Diagnosing fatal sinker syndrome and implementing treatment Plan A

Diagnosing fatal sinker syndrome and implementing treatment Plan A

Part 4 in a series on understanding the disease progression of abnormal hoof anatomy.
May 01, 2012

External signs of fatal sinker syndrome

Figure 5: A typical coronary band shear.
Externally, horses with fatal sinker syndrome will show several signs. The hoof capsule may appear dry and friable. The entire sole will appear flat and collapsed. The hair above the coronary band will stick straight out or up, depending on how far the articular column has sunk into the hoof capsule.

Figure 6: The coronary band and bulbs that have separated and deformed.
A sunken area or ledge above the coronary band will be noted all the way around the foot except in the bulbar area. The ledge will correlate with the change in the hair pattern. The coronary band will swell (Figure 4). A dry crack or shear lesion will follow as a sequela to the sunken ledge (Figure 5). The soft tissue of the bulbs will appear weak visually and palpably and may exude blood, serum or pus.

Figure 7: A hoof capsule prior to avulsion that has shrunken around the soft tissue structures, compressing circulation.
In the final stages, the coronary band will start to separate all the way around the hoof capsule and will, like the bulbs, leak serum, blood or pus (Figure 6). The hoof capsule will shrink as it loses its blood supply, acting like a tourniquet around the internal structures (Figure 7), further worsening the condition and resulting in complete hoof capsule avulsion.

Treatment: Plan A vs. Plan B

Figure 8: A lateral venogram of a horse with fatal sinker syndrome that has diminished blood flow and may benefit from a hoof casting procedure. Note the flattened appearance of the bulbar circulation and the complete absence of the circumflex circulation often seen with severe sinkers. Also visible is the dorsal circumflex junction that is contorted from the sinking P3.
In the early stages of fatal sinker syndrome, if blood flow—albeit diminished—is still observed in the dorsal, circumflex and bulbar regions of the foot (as observed through your venography study) (Figure 8), then a casting procedure of the foot may be tried—this is your Plan A. The cast is a simple foot cast from the mid-pastern region, incorporating the entire hoof capsule. The cast is applied to a standing, sedated horse.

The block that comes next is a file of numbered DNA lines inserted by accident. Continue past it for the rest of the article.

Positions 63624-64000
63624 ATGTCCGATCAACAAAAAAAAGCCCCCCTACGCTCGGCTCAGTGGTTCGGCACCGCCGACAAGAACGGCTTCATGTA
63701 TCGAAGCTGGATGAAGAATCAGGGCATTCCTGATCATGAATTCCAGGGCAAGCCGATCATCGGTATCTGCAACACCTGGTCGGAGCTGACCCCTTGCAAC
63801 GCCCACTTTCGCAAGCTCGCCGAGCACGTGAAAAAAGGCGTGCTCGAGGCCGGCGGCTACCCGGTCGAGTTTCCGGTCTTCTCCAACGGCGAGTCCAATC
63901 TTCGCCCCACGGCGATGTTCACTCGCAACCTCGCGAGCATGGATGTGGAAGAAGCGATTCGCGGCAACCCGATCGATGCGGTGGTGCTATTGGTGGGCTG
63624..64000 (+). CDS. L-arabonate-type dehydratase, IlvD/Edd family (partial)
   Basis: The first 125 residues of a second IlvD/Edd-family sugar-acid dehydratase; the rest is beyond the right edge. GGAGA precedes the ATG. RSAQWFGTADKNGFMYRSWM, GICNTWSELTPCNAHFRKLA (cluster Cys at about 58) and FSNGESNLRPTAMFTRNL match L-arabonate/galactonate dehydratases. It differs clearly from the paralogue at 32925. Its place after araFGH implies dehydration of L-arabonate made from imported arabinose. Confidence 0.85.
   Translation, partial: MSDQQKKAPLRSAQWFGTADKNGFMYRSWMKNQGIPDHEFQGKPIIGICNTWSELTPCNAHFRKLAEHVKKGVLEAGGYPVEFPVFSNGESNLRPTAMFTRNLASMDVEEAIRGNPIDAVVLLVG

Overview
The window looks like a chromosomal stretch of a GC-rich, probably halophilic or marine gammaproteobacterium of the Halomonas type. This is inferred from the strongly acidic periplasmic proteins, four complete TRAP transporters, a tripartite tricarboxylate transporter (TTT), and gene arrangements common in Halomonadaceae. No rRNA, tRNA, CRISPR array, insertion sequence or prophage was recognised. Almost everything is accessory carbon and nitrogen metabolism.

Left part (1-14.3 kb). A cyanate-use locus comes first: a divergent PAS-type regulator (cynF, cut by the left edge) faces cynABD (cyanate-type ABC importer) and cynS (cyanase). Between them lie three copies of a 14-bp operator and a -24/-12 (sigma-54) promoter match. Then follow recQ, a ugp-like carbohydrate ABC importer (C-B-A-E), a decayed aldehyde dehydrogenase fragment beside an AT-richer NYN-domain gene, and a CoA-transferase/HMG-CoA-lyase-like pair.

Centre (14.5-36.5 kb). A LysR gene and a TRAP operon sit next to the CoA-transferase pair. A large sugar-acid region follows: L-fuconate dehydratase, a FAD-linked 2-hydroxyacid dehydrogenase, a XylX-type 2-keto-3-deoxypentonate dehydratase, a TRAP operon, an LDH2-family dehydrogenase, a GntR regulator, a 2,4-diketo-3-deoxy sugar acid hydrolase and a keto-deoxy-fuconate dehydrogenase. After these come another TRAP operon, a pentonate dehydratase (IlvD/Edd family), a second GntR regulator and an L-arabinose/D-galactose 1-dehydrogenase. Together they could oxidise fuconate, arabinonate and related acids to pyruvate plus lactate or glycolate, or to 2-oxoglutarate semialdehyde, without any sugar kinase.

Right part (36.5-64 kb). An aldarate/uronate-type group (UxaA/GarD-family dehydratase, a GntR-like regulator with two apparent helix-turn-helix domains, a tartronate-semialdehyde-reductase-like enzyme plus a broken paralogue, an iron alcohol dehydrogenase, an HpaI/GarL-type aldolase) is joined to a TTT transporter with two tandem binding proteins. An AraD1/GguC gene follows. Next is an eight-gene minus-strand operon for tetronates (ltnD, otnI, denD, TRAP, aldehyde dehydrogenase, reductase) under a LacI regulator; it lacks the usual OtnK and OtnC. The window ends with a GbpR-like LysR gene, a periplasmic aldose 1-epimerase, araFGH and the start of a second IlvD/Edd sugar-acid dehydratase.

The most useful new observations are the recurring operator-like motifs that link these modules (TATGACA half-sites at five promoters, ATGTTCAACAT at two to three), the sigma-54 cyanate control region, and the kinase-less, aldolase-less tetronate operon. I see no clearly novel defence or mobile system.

Here are the steps for treatment Plan A:

  • Create a groove into the hoof wall just distal to the coronary band in the area below the ledge.
  • Tape a 0.5-inch-thick-by-1-inch-wide strip of felt to the mid-pastern where your cast will end.
  • Apply a second strip of felt to the coronary band.
  • Cut a third piece of felt to the size of the solar surface and apply it to the sole. (The coronary band and sole felt may be impregnated with povidone-iodine if you think they will become compromised while in the cast.)
  • Apply cast padding to the entire area to be casted. Apply a thin cotton material over the cast padding to make the casting tape easier to remove later.
  • Apply fiberglass casting tape. The width of the casting tape depends on the size of the foot to be cast.
  • Once the cast has dried, apply a hoof acrylic to the bottom or solar region of the cast to give a slightly domed shape to aid in the mobility of the foot.

Leave the cast on for four weeks and obtain radiographs weekly. Multiple casts will be required. Strict stall rest is required, as in all acute laminitis cases. Should any deterioration in your parameters occur, or should increased swelling, pain or heart rate occur during that time, then the cast needs to be removed and the situation reassessed.

If improvement is not progressive with the simple foot cast, then it may be time for Plan B, which will be discussed in Part 5 of this series.

Andrea E. Floyd, DVM, has specialized in equine podiatry for more than 25 years. She is the owner of Serenity Equine in Evington, Va., and the author of Equine Podiatry. Dr. Floyd is a member of the American Veterinary Medical Association, American Association of Equine Practitioners and the American Farriers Association.